I want you to look in the mirror, and tell me if you are happy with what you see. And if not, why not?
I want you to go back to your origin story, why you started all of this nonsense in the first place. I want you to find your best “before” pictures. I want you to find your best current pictures. And I want you to stare at them long and hard, and see how you feel.
I want you to try to remember how excited you were when you saw your biceps vein for the first time, or perhaps your first glimmer of abs poking out from underneath the years of fluff accumulation.
I want you to do something that few in the fitness industry do: take a breath, stop being neurotic and emotionally crippled, try for a fleeting moment to be semi-objective, and accurately assess how far you have really come. And I want you to ask yourself a simple question: does this make you happy, or upset?
If you answer the latter, then I’m going to assign the next homework for the week. If all of this work and energy is just making you dissatisfied, then I want you to try to figure out why they hell you’re doing it in the first place. Why are you putting this energy forth, if the end product stings? Why not just be fat and happy, and at least enjoy the deliciousness of doughnuts and pizza on the daily?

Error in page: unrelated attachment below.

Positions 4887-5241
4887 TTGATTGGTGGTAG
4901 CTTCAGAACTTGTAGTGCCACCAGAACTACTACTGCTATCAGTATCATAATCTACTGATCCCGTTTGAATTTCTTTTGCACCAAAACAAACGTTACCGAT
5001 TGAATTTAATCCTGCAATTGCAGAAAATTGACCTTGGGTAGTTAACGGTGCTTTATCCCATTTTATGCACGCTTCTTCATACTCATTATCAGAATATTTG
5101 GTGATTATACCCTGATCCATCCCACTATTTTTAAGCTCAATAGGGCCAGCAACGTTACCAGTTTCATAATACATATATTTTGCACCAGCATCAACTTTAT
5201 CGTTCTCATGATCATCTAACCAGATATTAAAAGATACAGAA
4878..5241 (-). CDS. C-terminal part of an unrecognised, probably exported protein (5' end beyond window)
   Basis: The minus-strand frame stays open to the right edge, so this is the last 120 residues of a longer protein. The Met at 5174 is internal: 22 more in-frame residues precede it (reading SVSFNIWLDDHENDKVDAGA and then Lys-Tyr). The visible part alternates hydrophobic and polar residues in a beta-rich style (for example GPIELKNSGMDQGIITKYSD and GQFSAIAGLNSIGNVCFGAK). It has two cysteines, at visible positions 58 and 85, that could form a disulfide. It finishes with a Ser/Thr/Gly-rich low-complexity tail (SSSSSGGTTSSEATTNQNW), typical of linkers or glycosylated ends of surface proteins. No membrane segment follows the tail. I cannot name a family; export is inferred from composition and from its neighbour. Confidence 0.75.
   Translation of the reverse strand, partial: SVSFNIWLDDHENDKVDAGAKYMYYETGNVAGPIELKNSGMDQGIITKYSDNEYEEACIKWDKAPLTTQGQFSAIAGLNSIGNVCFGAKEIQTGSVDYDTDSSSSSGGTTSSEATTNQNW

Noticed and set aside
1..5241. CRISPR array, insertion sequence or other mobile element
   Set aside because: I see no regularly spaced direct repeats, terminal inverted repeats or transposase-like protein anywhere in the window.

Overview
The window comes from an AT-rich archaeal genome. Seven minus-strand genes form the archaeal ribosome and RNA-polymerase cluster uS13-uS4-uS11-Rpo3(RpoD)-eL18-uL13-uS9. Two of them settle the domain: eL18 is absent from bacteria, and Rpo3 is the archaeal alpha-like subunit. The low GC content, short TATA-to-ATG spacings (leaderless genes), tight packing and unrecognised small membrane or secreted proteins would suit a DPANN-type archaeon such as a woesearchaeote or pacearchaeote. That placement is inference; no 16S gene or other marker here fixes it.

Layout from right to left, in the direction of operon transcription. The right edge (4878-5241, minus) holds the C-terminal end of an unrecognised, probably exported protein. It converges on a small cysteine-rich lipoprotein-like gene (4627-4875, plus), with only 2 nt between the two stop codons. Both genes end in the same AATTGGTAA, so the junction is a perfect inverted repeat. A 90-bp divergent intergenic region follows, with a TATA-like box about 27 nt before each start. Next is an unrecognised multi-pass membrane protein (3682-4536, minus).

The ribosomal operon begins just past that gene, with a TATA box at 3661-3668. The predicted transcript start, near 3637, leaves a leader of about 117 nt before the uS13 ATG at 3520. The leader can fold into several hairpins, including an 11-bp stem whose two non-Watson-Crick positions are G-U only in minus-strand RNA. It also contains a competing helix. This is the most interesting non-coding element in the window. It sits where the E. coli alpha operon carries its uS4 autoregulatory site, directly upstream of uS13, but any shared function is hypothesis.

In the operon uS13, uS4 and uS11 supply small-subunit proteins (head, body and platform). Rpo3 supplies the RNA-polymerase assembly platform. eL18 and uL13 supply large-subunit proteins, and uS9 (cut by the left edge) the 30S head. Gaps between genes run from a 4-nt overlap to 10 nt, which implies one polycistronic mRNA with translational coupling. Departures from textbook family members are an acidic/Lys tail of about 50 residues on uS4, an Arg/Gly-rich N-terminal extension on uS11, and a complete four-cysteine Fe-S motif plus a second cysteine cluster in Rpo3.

Yes, I’m serious—this is homework, and you should do it. Regularly. Lest you become one of the seemingly endless list of bozos who bemoan their current state, despite having rebuilt themselves from the ground up.
Close friends of mine know that I’m a tad obsessed with pulling up my own picture comparisons and progress shots over the years. Why? Because it makes me fucking happy as hell! I am so proud of how far I have come and all that I have accomplished, and I never forget it for a single moment!!! I accepted very early that I was never going to be a pro, was never going to have ideal proportions, and was never going to have an easy time staying lean like many others do.
SO, instead, I chose to enjoy all of this for what it was worth—having one of the most oversized donks on the planet, having some awesome monster calves, having stupidly disproportionate traps, and just looking better than 90% of the human population, even if that meant I was never going to stand toe-to-toe with the likes of Arnold Schwarzenegger or Ronnie Coleman.
I make sure to regularly cherish what I have accomplished with all of my training, and couldn’t for a second imagine being “down in the dumps” about my physique. Don’t get me wrong, I have those moments, too. And they last about two seconds, before I remember reality—I look fucking awesome, for the most part!
So are you happy in the mirror? And if not, why not? What would it take to get there? And why the hell haven’t you done it yet?
Maybe the problem isn’t the mirror. Maybe the problem is your mindset.
Even in the worst of times, learn to embrace the mirror. At the end of the day, that person staring back at you, is all that you got. Perhaps not physical perfection, and perhaps never will be. But still pretty amazing.
Otherwise, why are you doing this?
-David A. Johnston